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Thread: Roman Fortifications Question

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    tWebber Teallaura's Avatar
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    Roman Fortifications Question

    In my extensive (20 minute) broad search (Duck Duck Go) of the internet, I have been unable to find the answer to my question. I found a lot about where and when and how certain fortifications were used - but not how they were built. Hadrian's wall and a few pics I found of Castelum were all built of stone. I'd be really surprised if the Romans didn't also use earthworks when necessary (heck, we still use them) but that's not my question. What I'm trying to find out is whether or not there was any extensive use of concrete AS fortification - not as a supplemental (like mortar or ramparts) but as the main fortification itself.

    Why I want to know is because I grew up with the myth that the technology for concrete had been lost in those horrible Dark Ages - well, turns out, not so much (which, if you think about it, is kinda ridiculous on its face - mortar is just an ingredient away from hydrostatic concrete). What is clear is that concrete was rarely used in the Medieval period. It couldn't have been impossible to import volcanic ash - so why?

    I'm wondering if it has something to do with the differences in emphasis. Romans were building huge public works - baths, latrines, fora, circus, arenas, et al. Medieval governments, probably due to the large scale of fracturing, were building fortifications and churches. Mostly fortifications - castles and keeps being more common and bigger than cathedrals and monasteries (admittedly, maybe not by much and not at all by the Late Medieval).

    Concrete doesn't strike me as a good fortification material - compressive strength, you betcha - tensile? Not so much... Toss a couple large rocks into it with a trebuchet - and with no massive amounts of rebar as we would use now - this doesn't sound like it ends well.

    For public works where you're building a lot of stuff and need to save on building material, concrete is perfect (throw on some marble after it dries and no one is the wiser). But I suspect stone is superior for fortifications (up until cannons catch up in the 17th century) simply because it performs better under tension (like huge boulders getting tossed at it).

    The Romans and the Medieval knights were the guys getting shot at - I expect they had a much better knowledge of what they preferred to hide behind during the shooting. Which is why I want to know what the Roman's used to build fortifications from when they had a choice (once shooting starts you take what you can get).

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    Professor KingsGambit's Avatar
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    Try AskHistorians on Reddit. There's a number of professional historians who hang out on there.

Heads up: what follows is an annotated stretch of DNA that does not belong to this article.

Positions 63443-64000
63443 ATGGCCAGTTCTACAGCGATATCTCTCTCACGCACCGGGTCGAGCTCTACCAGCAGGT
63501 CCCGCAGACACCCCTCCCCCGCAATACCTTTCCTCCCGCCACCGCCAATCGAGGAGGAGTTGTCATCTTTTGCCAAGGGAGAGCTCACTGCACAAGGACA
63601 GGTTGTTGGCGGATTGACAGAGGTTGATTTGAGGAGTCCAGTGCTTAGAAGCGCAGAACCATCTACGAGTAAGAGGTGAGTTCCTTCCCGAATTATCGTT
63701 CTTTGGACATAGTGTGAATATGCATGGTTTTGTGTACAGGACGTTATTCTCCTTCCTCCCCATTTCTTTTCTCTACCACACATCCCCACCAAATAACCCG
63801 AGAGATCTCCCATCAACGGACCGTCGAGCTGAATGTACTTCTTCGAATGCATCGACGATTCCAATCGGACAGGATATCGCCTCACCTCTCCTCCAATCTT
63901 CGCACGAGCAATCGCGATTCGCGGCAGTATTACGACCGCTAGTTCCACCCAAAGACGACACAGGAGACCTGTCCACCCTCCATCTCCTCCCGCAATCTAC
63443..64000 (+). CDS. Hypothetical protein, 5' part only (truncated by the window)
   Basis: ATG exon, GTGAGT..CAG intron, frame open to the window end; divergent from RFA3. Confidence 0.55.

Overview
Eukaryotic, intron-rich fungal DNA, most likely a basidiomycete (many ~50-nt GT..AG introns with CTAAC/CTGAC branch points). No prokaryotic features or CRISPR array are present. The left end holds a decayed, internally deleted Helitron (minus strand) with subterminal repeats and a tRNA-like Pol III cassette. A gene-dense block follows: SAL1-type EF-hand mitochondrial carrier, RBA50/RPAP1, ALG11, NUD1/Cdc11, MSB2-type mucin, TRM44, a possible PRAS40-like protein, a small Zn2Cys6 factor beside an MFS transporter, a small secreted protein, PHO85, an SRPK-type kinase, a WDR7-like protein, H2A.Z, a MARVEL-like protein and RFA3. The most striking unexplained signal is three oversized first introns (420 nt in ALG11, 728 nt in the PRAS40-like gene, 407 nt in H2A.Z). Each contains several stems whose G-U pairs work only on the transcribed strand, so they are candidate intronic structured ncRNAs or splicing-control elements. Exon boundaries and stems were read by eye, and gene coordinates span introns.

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    tWebber Teallaura's Avatar
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    Okay, thanks!

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    tWebber shunyadragon's Avatar
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    I am sort of looking for references, but I believe Roman Legions were a primary labor source for building Hadrian Wall ans likely most other fortifications. I sure some slave labor was used,
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    tWebber shunyadragon's Avatar
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    Quote Originally Posted by shunyadragon View Post
    I am sort of looking for references, but I believe Roman Legions were a primary labor source for building Hadrian Wall ans likely most other fortifications. I sure some slave labor was used,
    I was correct:

    Source: http://www.english-heritage.org.uk/visit/places/hadrians-wall/history-and-stories/history/


    WHO BUILT THE WALL?
    Hadrian’s Wall was built by the army of Britain, as many inscriptions demonstrate. The three legions of regular, trained troops in Britain, each consisting of about 5,000 heavily armed infantrymen, provided the main body of men building the Wall, but they were assisted by the auxiliary units – the other main branch of the provincial army – and even the British fleet.

    The complex building programme took many years to complete. It is possible that it started before Hadrian’s arrival in Britain in AD 122 and that the major change in plan was a result of his intervention.[3]

    © Copyright Original Source

    Glendower: I can call spirits from the vasty deep.
    Hotspur: Why, so can I, or so can any man;
    But will they come when you do call for them? Shakespeare’s Henry IV, Part 1, Act III:

    go with the flow the river knows . . .

    Frank

    I do not know, therefore everything is in pencil.

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